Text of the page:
__Assignment
#10
__

__Parametric
Curves__

As we look
at parametric equations and parametric curves, we explore the following
equations and possible transformations using Graphing Calculator 3.5.

When
graphing these equations in Graphing Calculator 3.5, we use the 2-vector
function, so the equations entered in the program shows up as:

Graphing
Calculator automatically assumes the range of t is from 0 to 1 and the
following graph is shown:

We can
conveniently change the range by changing the equation to:

Increasing
the range results in the following graph:

By using the
above equation and graph as a parent function, we can now look at various
transformations using the 2-vector format to explore other graphs:

The above
equations show an addition and subtraction outside of the trigonometric
functions. The addition of 1 to the x
equation results in the circle shifting 1 unit in the positive direction along
the x-axis, while the subtraction of 2 to the y equation results in the circle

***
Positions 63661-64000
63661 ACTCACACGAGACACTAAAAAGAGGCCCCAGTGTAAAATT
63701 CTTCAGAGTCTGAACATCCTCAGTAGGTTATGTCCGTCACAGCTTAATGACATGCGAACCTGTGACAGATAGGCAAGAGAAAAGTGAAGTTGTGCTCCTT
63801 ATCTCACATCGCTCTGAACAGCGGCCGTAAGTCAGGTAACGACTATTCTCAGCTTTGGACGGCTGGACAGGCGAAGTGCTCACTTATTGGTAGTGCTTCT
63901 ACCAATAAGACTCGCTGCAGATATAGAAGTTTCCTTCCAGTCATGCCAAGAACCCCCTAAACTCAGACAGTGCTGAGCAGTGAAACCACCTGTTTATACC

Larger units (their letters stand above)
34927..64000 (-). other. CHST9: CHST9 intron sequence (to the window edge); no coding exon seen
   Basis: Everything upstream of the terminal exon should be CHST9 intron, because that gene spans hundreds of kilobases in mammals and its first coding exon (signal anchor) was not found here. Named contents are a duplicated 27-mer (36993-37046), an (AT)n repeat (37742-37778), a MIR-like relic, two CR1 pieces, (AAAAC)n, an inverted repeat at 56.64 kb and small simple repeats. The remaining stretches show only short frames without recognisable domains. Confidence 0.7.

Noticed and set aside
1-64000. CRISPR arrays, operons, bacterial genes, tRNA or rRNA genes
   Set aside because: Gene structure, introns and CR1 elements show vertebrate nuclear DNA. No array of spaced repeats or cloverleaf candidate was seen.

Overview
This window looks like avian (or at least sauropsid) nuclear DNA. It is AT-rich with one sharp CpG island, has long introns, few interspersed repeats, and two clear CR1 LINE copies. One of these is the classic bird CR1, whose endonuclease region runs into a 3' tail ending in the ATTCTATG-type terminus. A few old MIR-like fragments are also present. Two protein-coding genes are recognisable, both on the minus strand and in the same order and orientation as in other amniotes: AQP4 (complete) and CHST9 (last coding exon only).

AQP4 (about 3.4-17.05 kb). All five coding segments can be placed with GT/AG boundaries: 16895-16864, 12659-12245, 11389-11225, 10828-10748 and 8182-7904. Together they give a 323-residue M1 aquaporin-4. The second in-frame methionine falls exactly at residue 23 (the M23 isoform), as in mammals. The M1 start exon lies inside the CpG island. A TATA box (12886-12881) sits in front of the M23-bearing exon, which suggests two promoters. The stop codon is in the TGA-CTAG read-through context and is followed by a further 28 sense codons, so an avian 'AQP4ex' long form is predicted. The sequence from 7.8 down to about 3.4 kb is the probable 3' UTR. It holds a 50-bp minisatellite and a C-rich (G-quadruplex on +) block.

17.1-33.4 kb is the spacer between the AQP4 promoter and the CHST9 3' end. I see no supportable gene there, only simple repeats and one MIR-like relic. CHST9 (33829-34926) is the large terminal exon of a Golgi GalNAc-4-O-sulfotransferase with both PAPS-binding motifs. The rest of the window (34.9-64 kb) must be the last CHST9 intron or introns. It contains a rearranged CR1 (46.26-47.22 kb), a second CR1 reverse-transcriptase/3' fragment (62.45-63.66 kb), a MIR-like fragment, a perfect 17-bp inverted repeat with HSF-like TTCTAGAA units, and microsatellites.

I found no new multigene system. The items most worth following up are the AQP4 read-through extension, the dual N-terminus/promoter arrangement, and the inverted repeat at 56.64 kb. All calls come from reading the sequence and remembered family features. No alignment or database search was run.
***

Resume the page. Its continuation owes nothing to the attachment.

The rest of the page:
shifting 2 units in the negative direction along the y-axis.

What if we
add a number inside the trigonometric function?

By adding 1
inside the cosine function, the circle is squeezed into the following shape:

Let’s add 1
to the sine function:

By adding 1
inside the sine function, the circle is squeezed in the opposite direction:

By
increasing the addend, the circle is continually squeezed and only returns to
its normal circular shape when the addend is equal to pi or a multiple of pi.

What happens
when we multiply one of the functions by a number?

By
multiplying the x-equation by 2, the circle now takes on an elliptical shape
with the distance from the center to each vertex on the x-axis being 2.

By
multiplying the y-equation by 3, the circle takes on an elliptical shape with
the distance from the center to each vertex on the y-axis being 3